Pre-existing mental health conditions have resulted in nearly automatic rejections by insurance companies. That changes Jan. 1, 2014, under the Affordable Care Act.
Mental illness or substance abuse issues cannot be used as reasons to reject insurance coverage applications under the Act. Those specific issues have been a major cause of lack of health insurance, officials say.
In addition, mental health services are considered part of the “essential benefits package” of coverages required of almost insurers, including those selling policies via the new health exchanges (marketplaces).
Until then, most insurance companies are able to deny applications for health coverage because of a pre-existing mental health condition. Some will sell a policy, but exclude coverage for mental health.
This creates a short-term problem for those needing immediate help. Many pre-existing condition programs have stopped accepting new applicants in preparation for the 2014 reforms.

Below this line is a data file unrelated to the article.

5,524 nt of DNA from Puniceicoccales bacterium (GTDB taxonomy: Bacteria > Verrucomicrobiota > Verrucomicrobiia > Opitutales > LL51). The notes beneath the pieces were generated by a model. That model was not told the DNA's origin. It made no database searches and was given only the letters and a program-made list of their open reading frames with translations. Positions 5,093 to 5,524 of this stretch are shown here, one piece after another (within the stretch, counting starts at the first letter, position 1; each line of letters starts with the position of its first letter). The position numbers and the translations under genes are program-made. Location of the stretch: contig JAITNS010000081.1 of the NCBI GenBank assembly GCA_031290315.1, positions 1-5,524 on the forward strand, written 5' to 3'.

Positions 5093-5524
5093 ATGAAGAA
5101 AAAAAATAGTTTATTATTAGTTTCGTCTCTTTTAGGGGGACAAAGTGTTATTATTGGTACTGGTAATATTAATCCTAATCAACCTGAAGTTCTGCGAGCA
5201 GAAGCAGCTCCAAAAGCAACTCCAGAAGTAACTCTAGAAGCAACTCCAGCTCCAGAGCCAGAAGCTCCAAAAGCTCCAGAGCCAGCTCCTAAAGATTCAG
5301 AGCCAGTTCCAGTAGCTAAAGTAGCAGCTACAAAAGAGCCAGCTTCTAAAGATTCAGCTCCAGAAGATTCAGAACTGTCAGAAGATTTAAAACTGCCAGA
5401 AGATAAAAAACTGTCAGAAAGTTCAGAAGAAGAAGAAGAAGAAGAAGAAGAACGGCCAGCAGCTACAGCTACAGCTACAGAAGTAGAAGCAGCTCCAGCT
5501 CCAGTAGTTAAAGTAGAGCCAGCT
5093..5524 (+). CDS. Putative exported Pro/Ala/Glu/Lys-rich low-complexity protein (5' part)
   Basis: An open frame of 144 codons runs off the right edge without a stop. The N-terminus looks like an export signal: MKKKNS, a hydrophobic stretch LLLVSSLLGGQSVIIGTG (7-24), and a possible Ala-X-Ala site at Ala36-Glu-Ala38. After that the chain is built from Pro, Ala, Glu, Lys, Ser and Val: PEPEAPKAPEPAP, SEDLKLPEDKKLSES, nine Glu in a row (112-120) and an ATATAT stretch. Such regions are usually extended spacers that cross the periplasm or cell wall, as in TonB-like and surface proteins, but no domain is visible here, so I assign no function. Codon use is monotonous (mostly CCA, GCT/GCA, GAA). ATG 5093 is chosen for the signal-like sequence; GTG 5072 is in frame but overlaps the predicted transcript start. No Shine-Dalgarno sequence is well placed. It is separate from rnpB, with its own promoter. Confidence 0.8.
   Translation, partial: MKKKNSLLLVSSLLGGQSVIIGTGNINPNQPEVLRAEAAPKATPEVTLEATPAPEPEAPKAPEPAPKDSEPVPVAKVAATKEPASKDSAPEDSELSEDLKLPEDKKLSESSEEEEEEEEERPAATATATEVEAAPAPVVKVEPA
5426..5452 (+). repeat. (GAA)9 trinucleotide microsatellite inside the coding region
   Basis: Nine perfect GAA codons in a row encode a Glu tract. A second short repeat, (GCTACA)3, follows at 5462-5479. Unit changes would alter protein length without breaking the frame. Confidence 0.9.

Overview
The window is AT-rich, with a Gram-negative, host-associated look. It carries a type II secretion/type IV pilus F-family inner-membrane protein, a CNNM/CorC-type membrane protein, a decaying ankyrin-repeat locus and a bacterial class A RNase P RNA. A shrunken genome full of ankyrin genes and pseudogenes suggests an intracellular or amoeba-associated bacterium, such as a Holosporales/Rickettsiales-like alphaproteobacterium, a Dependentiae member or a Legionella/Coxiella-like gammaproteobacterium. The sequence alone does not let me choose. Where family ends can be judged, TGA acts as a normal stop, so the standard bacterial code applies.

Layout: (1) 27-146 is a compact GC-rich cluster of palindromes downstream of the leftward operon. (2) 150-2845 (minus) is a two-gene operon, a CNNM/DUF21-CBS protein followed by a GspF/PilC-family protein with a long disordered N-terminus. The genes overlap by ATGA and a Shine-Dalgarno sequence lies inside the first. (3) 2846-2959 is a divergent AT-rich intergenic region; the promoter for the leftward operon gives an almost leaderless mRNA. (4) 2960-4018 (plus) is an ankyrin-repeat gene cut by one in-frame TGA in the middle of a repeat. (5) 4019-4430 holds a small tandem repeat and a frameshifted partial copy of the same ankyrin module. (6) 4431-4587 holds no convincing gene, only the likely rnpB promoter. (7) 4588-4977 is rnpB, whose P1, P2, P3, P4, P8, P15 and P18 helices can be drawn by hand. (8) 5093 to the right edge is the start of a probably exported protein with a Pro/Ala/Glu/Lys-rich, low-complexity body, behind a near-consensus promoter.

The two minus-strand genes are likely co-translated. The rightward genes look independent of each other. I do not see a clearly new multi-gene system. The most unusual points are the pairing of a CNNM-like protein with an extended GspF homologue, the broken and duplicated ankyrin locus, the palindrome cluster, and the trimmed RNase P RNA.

In California, the Pre-Existing Condition Insurance Plan suspended new enrollments for applications received after March 2, 2013. It cites limits in federal funding (Existing coverage is not affected until Jan. 1, 2014.) The very short list of current alternatives in California includes the Major Risk Medical Insurance Program and Medi-Cal.
Federal rules adopted in 2010 prohibited group health insurance plans from restricting access to mental health care or substance abuse treatment by limiting benefits or requiring higher deductibles than those that apply to general medical conditions (the Mental Health Parity and Addiction Equity Act).
A summer 2013 study by the California Healthcare Foundation found that about half of adults and two-thirds of adolescents in the state with mental health needs did not get treatment.
The study cited “much higher rates of mental illness at lower income levels” as well as “significant racial and ethnic disparities.” Obamacare via Covered California would address both of those issues, with lower-income residents guaranteed health care coverage at little or no cost to them.
One of the biggest effects of the Affordable Care Act will be widespread availability of mental-health and substance-abuse care for those without pre-existing conditions, but simply couldn’t afford insurance. The Act provides for tax credits and lower deductibles for those who qualify.